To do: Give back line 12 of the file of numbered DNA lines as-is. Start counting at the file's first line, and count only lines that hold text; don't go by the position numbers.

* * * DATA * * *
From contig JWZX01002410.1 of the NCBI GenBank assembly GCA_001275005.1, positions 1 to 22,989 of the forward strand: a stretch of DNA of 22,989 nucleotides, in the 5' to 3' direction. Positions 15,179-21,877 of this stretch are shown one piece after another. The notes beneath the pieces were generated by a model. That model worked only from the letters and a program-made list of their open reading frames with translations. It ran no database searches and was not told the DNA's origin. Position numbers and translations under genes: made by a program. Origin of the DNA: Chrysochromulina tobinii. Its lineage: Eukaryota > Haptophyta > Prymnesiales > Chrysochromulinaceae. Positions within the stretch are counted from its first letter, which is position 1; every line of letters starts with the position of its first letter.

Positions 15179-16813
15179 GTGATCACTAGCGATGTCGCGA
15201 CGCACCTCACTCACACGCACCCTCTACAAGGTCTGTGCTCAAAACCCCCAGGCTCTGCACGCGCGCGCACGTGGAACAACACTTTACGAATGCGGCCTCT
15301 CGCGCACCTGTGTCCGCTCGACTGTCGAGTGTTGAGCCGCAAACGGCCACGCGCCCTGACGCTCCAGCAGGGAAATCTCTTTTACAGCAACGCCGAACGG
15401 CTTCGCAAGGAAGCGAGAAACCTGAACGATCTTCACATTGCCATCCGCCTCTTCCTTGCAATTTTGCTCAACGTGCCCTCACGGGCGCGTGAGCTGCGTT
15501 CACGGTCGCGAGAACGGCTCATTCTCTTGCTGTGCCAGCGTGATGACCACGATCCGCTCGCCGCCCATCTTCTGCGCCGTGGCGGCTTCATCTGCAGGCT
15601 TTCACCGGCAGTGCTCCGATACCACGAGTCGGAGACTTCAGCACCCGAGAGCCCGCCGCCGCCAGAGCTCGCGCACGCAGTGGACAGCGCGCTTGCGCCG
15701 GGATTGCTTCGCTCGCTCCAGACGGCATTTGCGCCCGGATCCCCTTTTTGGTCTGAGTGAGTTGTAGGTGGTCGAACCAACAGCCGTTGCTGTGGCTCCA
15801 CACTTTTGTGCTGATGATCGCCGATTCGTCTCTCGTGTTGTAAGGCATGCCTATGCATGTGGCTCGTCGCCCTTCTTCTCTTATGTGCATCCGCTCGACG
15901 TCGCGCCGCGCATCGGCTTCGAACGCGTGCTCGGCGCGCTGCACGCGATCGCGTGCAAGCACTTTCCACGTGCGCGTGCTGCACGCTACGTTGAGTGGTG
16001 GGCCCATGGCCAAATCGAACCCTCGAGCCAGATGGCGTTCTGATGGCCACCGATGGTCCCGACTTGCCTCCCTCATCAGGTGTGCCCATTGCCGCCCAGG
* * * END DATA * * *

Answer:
16001 GGCCCATGGCCAAATCGAACCCTCGAGCCAGATGGCGTTCTGATGGCCACCGATGGTCCCGACTTGCCTCCCTCATCAGGTGTGCCCATTGCCGCCCAGG